American Journal of Plant Sciences
Vol.05 No.11(2014), Article ID:46093,14 pages

Comparative Analysis of Genetic Diversity among Cultivated Pigeonpea (Cajanus cajan (L) Millsp.) and Its Wild Relatives (C. albicans and C. lineatus) Using Randomly Amplified Polymorphic DNA (RAPD) and Inter Simple Sequence Repeat (ISSR) Fingerprinting

Kusum Yadav1*, Sanjay Kumar Yadav1, Anurag Yadav2, Veda Prakash Pandey1, Upendra Nath Dwivedi1

1Department of Biochemistry, University of Lucknow, Lucknow, India

2Department of Microbiology, Sardarkrushinagar Dantiwada Agricultural University, Palanpur, India

Email: *

Copyright © 2014 by authors and Scientific Research Publishing Inc.

This work is licensed under the Creative Commons Attribution International License (CC BY).

Received 5 April 2014; revised 4 May 2014; accepted 15 May 2014


Genetic relationships of 16 cultivars of pigeonpea (Cajanus cajan (L) Millsp.) and its two wild relatives (C. albicans and C. lineatus) from different parts of the India were analysed using 22 random amplified polymorphic DNAs (RAPDs) primers and 10 inter simple sequence repeats (ISSRs) primers. Twenty two RAPD primers yielded 151 polymorphic markers (71.2%) with an average of 6.8 polymorphic band/primer. Cluster analysis based on these 151 RAPD markers revealed relatively low level (0.434 - 0.714) of genetic diversity among cultivars and high level of diversity between cultivars and wild relatives. Ten ISSR primers produced 100 bands across 16 cultivars and its wild relatives out of which 93 (93%) were polymorphic with an average of 9.3 polymorphic band/primer. Cluster analysis based on these 93 ISSR markers also revealed relatively higher level (0.328 - 0.827) of genetic diversity among cultivars as compared to RAPD markers. The polymorphic markers obtained by both RAPD and ISSR primers were pooled and the genetic diversity analysis based on these 244 markers was analysed. Jaccard’s similarity coefficient obtained by pooled data revealed very narrow range (0.477 - 0.720) among cultivated and high range between cultivated and wild species C. albicans (0.240 - 0.331) and C. lineatus (0.163 - 0.193). In the UPGMA based dendrogram the 16 cultivars were grouped into three distinct clusters. Cluster I contained two genotypes, cluster II had six and cluster III had eight genotypes. Principal components analysis (PCA) also resulted in similar pattern as that of UPGMA based analysis. The first three PCs contributed 56.26%, 5.71% and 4.97% of variation, respectively, with cumulative variation of the first three PCs was 66.96%. Both the markers and the combined data revealed similar pattern with narrow diversity among cultivars and higher diversity between cultivars and wild one, but the genetic diversity range obtained by ISSR markers was relatively higher as compared to RAPD and pooled data. Furthermore, both the markers also correlated the clustering of stress resistant genotypes together. Cultivar Pusa-2002 possessed more diversity with other genotypes in ISSR dendrogram.


Genetic Diversity, RAPD, ISSR, Pigeonpea

1. Introduction

Pigeonpea [Cajanus cajan (L.) Millsp.] is an important crop in semi-arid tropical and subtropical farming systems, providing high quality vegetable protein (20% - 22%), animal feed, and firewood. Pigeonpea is a tall, woody, perennial legume with centre of diversity in India [1] . It is only cultivated food crop of the cajaninae sub-tribe and popularly known as red gram (Arhar or Tur). It has diploid genome (2n = 22) and estimated at about 0.853 pg [2] . In terms of global grain legume production, it is sixth after Phaseolus beans, peas, chickpeas, broad beans, and lentils. The nitrogen-fixing ability of pigeonpea makes it an important component in sustainable cropping systems, and farmers recognize and appreciate the ability of pigeonpea to “replenish” the soil when planted after a cereal crop [3] .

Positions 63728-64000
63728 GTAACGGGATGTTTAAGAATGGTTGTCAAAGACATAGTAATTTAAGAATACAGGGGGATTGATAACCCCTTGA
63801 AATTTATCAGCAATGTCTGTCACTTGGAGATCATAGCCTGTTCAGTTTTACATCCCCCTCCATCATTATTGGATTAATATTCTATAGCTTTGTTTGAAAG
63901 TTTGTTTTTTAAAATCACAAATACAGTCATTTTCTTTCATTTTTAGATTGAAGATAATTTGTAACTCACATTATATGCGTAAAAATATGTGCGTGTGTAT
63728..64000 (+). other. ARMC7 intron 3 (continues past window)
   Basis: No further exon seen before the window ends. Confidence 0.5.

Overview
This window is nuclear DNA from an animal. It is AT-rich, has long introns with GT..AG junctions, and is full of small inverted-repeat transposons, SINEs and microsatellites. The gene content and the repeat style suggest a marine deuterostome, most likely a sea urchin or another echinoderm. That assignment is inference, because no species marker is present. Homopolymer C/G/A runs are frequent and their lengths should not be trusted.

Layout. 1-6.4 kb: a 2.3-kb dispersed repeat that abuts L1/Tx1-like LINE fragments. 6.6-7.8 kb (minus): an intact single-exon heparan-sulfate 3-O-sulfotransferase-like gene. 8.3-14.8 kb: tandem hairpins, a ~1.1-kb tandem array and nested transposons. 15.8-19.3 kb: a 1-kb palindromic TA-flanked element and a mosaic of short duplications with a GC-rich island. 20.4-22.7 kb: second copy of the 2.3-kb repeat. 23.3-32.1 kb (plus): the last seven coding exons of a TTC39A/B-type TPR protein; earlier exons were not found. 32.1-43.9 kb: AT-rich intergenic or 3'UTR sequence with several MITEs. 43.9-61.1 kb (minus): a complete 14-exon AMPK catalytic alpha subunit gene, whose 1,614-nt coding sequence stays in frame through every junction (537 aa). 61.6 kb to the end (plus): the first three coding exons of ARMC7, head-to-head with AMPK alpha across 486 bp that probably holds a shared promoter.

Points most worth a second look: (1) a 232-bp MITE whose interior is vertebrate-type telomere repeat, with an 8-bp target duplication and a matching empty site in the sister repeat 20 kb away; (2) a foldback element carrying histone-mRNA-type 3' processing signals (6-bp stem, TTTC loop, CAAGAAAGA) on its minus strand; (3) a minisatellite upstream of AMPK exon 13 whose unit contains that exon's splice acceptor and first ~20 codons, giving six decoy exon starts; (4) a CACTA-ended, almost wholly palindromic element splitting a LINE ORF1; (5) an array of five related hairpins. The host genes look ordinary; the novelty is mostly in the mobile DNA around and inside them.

The productivity of pigeonpea in the last five decades has remained low at about 700 kg/ha ( Pigeonpea is an important pulse crop of India but as compared to other grain legumes it has received relatively little research attention. Moreover, genetic improvement in production and productivity of pulse crops has been very slow owing to several constraints. Therefore, many pigeonpea breeding programmes are focused on improving the genetic potential both to increase yield and to provide protection against abiotic and biotic stresses. In order to enhance genetic potential, there must be a comprehensive understanding of the amount and pattern of genetic variation that exists within and between the available cultivated and wild accessions.

A large number of polymorphic markers are required to measure genetic relationships and genetic diversity in a reliable manner [4] . This limits the use of morphological characters and isozymes as these markers had the environmental influences also. Molecular genetic markers have developed into a powerful tool to analyze genetic relationships and genetic diversity. DNA markers provide an opportunity to characterize genotypes and to measure genetic relationships more precisely than other markers [5] . Assessment of genetic variability in crops has been done using various molecular markers viz., RAPD [6] - [8] , AFLP [9] - [11] , RFLP [11] [12] , SSR [11] [13] , PCR-RFLP [14] . RAPDs are generated by PCR amplification using single, short, synthetic, random oligonucleotide as a primer that acts as both forward as well as reverse primer. An RAPD primer is able to hybridise to several hundred sites in the target DNA; exponential amplification can occur only when the primer anneals at two sites, on the opposite strands of the DNA, within about 2 kb of each other. The conditions are normally chosen so that the number of fragments generated is 1 - 20; thus a relatively small number of primers can generate a very large number of fragments, usually from different regions of the genome. As a consequence, multiple loci may be examined very quickly, and genomic DNA from individuals can be screened for detecting variations in sequences. RAPD markers have been used for the identification of cultivars and for assessing the genetic diversity among cultivars of several crops like bean [15] , cowpea [16] , pea [17] , mungbean [4] [18] , and Vigna angularis [19] .